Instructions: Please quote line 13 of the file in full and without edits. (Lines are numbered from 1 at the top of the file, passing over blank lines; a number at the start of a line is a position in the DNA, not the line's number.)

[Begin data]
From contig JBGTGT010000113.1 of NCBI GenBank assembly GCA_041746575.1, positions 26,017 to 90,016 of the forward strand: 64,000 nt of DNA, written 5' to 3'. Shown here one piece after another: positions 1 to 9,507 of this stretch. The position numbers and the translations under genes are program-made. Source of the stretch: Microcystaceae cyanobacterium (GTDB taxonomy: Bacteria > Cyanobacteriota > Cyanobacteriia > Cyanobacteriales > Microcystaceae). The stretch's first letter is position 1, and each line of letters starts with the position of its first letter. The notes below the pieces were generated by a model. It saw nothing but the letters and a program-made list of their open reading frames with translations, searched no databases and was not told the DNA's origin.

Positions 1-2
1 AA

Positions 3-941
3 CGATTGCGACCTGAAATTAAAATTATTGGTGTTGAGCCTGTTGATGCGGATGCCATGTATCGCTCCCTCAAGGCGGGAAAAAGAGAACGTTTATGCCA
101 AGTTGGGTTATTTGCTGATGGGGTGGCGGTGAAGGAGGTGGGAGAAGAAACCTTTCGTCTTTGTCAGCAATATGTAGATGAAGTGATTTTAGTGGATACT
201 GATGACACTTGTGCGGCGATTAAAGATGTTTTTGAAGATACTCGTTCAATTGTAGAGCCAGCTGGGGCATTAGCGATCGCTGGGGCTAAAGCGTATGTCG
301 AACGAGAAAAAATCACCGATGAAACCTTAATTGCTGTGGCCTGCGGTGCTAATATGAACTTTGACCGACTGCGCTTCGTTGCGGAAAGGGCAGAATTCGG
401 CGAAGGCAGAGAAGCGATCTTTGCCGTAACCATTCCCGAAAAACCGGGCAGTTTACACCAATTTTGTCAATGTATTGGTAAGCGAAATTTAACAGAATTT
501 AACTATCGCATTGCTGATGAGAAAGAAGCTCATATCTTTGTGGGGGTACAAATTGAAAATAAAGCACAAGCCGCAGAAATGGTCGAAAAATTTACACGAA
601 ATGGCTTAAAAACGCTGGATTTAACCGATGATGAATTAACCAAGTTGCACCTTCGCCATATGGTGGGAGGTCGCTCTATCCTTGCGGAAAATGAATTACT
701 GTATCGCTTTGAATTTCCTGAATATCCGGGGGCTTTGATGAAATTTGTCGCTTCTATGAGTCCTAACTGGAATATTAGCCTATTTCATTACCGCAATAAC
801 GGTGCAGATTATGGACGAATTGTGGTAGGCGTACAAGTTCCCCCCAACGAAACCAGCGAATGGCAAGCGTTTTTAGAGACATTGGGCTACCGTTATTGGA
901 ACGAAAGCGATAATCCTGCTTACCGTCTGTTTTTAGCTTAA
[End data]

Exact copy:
801 GGTGCAGATTATGGACGAATTGTGGTAGGCGTACAAGTTCCCCCCAACGAAACCAGCGAATGGCAAGCGTTTTTAGAGACATTGGGCTACCGTTATTGGA